Minimal installation mode, memory usage, and you!

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#1 Wed, 09/27/2017 - 19:44
Joe Pro Licensee
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Minimal installation mode, memory usage, and you!

Howdy all,

There's been a few questions and discussions about the newly introduced --minimal mode in the new Virtualmin 6 installer. I wanted to get some feedback about what --minimal ought to include and what it should exclude. My goal with --minimal mode was to make a Virtualmin installation that'll work on a 512MB system...it'll still need to make a swap file in order to actually install on Debian/Ubuntu (apt-get requires a lot of memory, so installation fails on those distros with less than about 1GB of memory+swap).

Anyway, let's talk about the state of memory consumption in a Virtualmin system today, and what the ideal Virtualmin system looks like in a memory-restricted environment.

First, I want to cover what services use a lot of memory in a Virtualmin system (note that RSS is the closest indicator of actual memory usage in most cases). These are all from 64 bit systems. Note that configuration can make a big difference in Apache and PHP process sizes, so it's possible to shrink Apache quite a bit from these numbers, if you remove some extraneous modules and features.

  • clamd - 730 VIRT / 530MB RSS (I know...this is astonishingly huge, and it is now, by far, the biggest memory consumer in a full Virtualmin installation)
  • Apache without mod_php - 550 MB VIRT / 16MB x number of processes (roughly, though this one has many conflating factors)
  • Apache with mod_php - 680 MB VIRT / 20MB RSS x number of processes (roughly, again, and apps that run under mod_php cause a large jump in memory usage)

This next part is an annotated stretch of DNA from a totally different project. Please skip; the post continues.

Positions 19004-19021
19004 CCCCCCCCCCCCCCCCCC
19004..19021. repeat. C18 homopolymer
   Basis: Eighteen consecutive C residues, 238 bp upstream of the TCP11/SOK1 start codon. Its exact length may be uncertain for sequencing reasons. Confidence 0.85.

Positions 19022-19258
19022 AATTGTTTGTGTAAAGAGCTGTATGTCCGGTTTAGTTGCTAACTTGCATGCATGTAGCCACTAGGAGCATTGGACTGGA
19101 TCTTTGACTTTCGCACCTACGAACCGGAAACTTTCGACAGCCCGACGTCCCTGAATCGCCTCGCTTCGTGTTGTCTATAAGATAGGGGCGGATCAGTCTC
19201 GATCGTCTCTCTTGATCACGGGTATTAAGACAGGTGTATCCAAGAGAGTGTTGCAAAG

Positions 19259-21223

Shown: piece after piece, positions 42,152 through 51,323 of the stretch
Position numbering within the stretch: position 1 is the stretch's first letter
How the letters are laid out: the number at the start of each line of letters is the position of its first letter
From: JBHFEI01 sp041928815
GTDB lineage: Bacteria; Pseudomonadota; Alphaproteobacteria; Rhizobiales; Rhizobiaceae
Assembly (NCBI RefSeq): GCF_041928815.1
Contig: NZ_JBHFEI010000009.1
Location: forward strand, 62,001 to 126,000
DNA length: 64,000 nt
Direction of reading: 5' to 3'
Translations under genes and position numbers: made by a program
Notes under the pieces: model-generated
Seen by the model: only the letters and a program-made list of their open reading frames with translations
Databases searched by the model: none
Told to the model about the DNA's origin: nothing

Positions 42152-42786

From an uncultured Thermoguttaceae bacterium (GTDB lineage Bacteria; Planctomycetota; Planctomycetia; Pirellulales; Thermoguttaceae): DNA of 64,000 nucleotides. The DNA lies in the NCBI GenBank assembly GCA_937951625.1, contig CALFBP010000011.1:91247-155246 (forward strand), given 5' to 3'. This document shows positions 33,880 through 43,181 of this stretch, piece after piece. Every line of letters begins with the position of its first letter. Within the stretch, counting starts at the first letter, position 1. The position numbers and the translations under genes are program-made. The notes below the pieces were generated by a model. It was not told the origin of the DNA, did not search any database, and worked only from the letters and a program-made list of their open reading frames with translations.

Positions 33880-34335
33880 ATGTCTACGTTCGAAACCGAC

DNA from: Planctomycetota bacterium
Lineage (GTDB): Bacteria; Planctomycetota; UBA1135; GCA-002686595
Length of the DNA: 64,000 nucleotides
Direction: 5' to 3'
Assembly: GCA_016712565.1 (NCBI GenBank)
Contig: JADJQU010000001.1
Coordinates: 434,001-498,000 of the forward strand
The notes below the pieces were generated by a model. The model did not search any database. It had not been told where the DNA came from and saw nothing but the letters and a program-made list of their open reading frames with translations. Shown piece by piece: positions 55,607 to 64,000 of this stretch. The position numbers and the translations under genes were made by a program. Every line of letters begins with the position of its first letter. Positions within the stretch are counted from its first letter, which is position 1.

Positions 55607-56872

• nginx - 92 MB VIRT / 6 MB RSS x number of processes
  • php-cgi (used for mod_fcgid) - 500 MB VIRT / 30 MB RSS x number of processes (varies wildly based on PHP configuration)
  • php-fpm - 190 VIRT / 20 MB RSS
  • Webmin miniserv with library caching - 140 MB VIRT / 67 MB RSS x number of processes (usually a small number)
  • Webmin miniserv without library caching - 111 MB VIRT / 21 MB RSS x number of processes
  • Virtualmin email daemon - 140 MB VIRT / 67 MB RSS
  • spamd - 276 MB VIRT / 2 MB RSS x number of children (depends on mail load)
  • Dovecot - 16 MB VIRT / 1 MB RSS
  • Postfix - 120 MB VIRT / ~5 MB RSS x 7 processes
  • Fail2ban - 1 GB VIRT / ~40 MB RSS - This one surprised me. The VIRT usage is huge on some systems, but it varies wildly.
  • saslauthd - 77 MB VIRT / 2 MB RSS
  • postgrey - 171 MB VIRT / 7 MB RSS
  • BIND - 232 MB VIRT / 29 MB RSS

Minimal mode currently leaves out clamd, spamd, Dovecot, SASL, and some other programs that run periodically like AWstats and Webalizer.

After looking over this list, I think --minimal should instead include Dovecot and SASL (they're small and useful) and leave out Fail2ban. I already removed mod_php relatively recently from the minimal LAMP target, and that is a pretty good win for memory.

So, what do y'all think? It seems like people want minimal to include a mail stack that can serve mail to clients (i.e. POP/IMAP and can receive mail sent from Thunderbird/Outlook/etc.), and now that I see just how little memory it takes, I'm on board with that.

Does everybody feel comfortable killing fail2ban for --minimal install while bringing back sasl and dovecot? I mean, we never configured fail2ban by default until the Virtualmin 6 installer, and it was never a major source of contention...so seems like a reasonable thing to kill.

Thu, 09/28/2017 - 04:59
Joe Pro Licensee
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So, I thunk on it for a while, and decided to go ahead and roll it out with these changes, as I think it's a better balance of functionality and memory usage.

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Mon, 10/02/2017 - 15:52
adamjedgar

I dont know much about what should be include and what should be excluded, however what you have done has made a huge difference to system requirements...i can now easily run this thing on a micro google cloud instance (that was almost impossible before). Its resource usage is now comparable to my other standard vestacp and ispconfig installations.

Tue, 10/03/2017 - 15:53 (Reply to #3)
Joe Pro Licensee
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Yeah, I was testing on a Google micro instance! That was the toughest one to support, so it's the one I was using as my baseline. There's still some quirks to running on Google cloud, and I probably need to make a "no local mail at all" version for GCE, because they block all the ports on needs for mail.

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